Illinois holds broad clemency hearings for death row inmates
CHICAGO -- Illinois opened a marathon series of clemency hearings Tuesday for nearly every prisoner on death row in what could be the most sweeping review of capital punishment in U.S. history.
In all, more than 140 petitions for clemency will be heard before the end of next week. The hearings for all but a few of the state's 160 condemned inmates come after Gov. George Ryan said earlier this year that he intended to review every death penalty case before he leaves office in January.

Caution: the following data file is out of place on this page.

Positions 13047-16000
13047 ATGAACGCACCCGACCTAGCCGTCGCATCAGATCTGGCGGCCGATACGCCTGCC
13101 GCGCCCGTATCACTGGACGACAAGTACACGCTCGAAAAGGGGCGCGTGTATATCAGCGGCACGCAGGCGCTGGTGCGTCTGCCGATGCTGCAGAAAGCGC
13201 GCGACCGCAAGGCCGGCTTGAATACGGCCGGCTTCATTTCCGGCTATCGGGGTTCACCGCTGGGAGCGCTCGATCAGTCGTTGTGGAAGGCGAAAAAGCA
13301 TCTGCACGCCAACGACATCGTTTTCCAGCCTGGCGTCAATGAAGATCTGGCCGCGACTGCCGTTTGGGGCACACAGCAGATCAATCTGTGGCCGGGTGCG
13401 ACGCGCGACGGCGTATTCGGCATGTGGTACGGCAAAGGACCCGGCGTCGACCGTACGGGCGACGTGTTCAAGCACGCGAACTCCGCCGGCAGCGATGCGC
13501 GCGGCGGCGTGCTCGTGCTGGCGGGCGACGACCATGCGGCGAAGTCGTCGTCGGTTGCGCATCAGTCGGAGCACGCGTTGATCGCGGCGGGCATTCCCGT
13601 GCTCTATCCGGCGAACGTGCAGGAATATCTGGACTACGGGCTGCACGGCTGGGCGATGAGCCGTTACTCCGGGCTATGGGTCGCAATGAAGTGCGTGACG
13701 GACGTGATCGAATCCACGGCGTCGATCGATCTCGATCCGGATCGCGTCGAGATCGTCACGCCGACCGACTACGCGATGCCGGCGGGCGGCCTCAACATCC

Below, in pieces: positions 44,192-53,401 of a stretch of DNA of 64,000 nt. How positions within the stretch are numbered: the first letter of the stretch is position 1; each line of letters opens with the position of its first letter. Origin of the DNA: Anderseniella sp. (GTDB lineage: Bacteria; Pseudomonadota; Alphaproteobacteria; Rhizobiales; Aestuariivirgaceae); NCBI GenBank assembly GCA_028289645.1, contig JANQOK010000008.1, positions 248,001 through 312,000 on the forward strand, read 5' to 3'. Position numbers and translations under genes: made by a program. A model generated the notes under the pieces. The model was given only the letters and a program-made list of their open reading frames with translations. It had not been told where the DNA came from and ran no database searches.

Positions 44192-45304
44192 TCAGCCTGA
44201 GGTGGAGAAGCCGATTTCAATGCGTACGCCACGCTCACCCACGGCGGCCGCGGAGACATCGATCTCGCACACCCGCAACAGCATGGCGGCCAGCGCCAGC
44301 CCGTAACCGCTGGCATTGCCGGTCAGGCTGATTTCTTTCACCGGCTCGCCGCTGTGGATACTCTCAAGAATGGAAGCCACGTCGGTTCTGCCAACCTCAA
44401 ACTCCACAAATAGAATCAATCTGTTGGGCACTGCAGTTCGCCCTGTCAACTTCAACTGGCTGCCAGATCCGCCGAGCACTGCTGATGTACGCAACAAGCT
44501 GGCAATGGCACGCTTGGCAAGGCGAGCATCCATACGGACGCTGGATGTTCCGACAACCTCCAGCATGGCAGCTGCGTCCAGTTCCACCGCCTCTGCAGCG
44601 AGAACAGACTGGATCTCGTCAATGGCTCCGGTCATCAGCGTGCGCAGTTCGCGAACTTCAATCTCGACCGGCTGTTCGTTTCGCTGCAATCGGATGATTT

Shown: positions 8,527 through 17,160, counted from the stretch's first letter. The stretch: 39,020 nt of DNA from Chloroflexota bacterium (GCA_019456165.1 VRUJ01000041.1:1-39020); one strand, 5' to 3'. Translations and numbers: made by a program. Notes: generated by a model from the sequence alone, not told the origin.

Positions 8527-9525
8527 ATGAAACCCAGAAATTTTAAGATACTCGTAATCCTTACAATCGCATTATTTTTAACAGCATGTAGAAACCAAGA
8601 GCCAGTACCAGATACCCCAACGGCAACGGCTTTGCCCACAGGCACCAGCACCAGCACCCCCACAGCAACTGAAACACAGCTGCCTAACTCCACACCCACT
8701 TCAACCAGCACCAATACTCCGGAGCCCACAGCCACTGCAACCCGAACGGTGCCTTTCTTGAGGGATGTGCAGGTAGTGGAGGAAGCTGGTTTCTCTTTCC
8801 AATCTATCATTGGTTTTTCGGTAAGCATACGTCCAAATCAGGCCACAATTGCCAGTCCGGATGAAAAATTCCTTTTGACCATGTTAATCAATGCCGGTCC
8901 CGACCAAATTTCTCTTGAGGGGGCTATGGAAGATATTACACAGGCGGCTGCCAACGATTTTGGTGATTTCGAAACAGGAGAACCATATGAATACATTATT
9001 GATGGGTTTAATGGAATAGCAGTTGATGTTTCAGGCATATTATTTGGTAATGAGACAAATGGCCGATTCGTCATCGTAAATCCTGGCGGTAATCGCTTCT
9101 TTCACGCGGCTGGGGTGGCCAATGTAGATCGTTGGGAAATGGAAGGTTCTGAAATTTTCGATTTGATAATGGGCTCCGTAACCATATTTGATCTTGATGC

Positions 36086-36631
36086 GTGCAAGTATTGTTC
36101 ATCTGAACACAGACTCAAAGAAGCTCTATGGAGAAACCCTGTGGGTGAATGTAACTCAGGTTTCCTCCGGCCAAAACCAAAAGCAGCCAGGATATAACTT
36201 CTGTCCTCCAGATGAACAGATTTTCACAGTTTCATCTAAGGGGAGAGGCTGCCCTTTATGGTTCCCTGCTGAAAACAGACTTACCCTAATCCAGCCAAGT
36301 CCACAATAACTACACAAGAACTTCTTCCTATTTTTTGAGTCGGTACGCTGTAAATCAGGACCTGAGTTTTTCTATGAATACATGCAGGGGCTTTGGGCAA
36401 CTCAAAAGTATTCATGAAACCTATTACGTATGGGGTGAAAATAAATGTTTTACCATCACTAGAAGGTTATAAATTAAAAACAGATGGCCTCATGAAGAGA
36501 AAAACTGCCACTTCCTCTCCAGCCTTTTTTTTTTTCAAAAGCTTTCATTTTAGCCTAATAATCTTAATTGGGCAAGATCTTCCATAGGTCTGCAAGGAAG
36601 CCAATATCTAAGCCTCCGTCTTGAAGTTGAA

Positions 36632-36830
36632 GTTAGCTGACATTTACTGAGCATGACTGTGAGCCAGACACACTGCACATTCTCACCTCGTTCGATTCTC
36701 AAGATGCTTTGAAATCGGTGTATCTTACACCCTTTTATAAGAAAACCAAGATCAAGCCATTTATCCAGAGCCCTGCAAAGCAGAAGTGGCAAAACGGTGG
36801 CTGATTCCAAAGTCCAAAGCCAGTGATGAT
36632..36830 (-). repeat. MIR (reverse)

"This is unprecedented," said Robert Dunne, a member of the Illinois Prisoner Review Board. "Normally we only hear petitions for clemency from death row inmates when their executions are imminent."
Ryan declared a moratorium on executions in 2000, calling the state's death penalty system "fraught with error" after 13 inmates were found to have been wrongfully convicted.
The board will make confidential recommendations to the governor. But Ryan has suggested that he may decide to grant a blanket clemency to all.